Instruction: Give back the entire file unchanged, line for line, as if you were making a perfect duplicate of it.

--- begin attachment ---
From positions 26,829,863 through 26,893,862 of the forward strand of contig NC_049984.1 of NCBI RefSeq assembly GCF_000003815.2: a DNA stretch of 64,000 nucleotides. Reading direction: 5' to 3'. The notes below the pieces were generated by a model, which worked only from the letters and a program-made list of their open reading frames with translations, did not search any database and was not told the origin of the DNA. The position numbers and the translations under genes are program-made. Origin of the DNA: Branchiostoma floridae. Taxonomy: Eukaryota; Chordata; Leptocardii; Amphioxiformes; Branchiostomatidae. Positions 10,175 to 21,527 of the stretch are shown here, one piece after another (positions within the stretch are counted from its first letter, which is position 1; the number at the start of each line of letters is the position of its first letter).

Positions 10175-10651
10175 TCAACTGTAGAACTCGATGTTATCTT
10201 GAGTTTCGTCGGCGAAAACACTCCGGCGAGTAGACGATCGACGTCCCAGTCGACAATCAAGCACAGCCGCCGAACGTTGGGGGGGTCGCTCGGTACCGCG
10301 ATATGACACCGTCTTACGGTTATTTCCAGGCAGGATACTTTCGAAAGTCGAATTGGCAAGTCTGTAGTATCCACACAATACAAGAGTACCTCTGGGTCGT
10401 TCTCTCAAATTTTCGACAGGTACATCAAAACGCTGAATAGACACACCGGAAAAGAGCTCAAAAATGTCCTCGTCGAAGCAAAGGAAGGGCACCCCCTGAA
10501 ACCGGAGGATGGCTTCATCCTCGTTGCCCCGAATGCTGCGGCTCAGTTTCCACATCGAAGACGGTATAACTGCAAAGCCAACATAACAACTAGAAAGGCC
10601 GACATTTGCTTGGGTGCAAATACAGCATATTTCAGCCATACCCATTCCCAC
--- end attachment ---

From positions 26,829,863 through 26,893,862 of the forward strand of contig NC_049984.1 of NCBI RefSeq assembly GCF_000003815.2: a DNA stretch of 64,000 nucleotides. Reading direction: 5' to 3'. The notes below the pieces were generated by a model, which worked only from the letters and a program-made list of their open reading frames with translations, did not search any database and was not told the origin of the DNA. The position numbers and the translations under genes are program-made. Origin of the DNA: Branchiostoma floridae. Taxonomy: Eukaryota; Chordata; Leptocardii; Amphioxiformes; Branchiostomatidae. Positions 10,175 to 21,527 of the stretch are shown here, one piece after another (positions within the stretch are counted from its first letter, which is position 1; the number at the start of each line of letters is the position of its first letter).

Positions 10175-10651
10175 TCAACTGTAGAACTCGATGTTATCTT
10201 GAGTTTCGTCGGCGAAAACACTCCGGCGAGTAGACGATCGACGTCCCAGTCGACAATCAAGCACAGCCGCCGAACGTTGGGGGGGTCGCTCGGTACCGCG
10301 ATATGACACCGTCTTACGGTTATTTCCAGGCAGGATACTTTCGAAAGTCGAATTGGCAAGTCTGTAGTATCCACACAATACAAGAGTACCTCTGGGTCGT
10401 TCTCTCAAATTTTCGACAGGTACATCAAAACGCTGAATAGACACACCGGAAAAGAGCTCAAAAATGTCCTCGTCGAAGCAAAGGAAGGGCACCCCCTGAA
10501 ACCGGAGGATGGCTTCATCCTCGTTGCCCCGAATGCTGCGGCTCAGTTTCCACATCGAAGACGGTATAACTGCAAAGCCAACATAACAACTAGAAAGGCC
10601 GACATTTGCTTGGGTGCAAATACAGCATATTTCAGCCATACCCATTCCCAC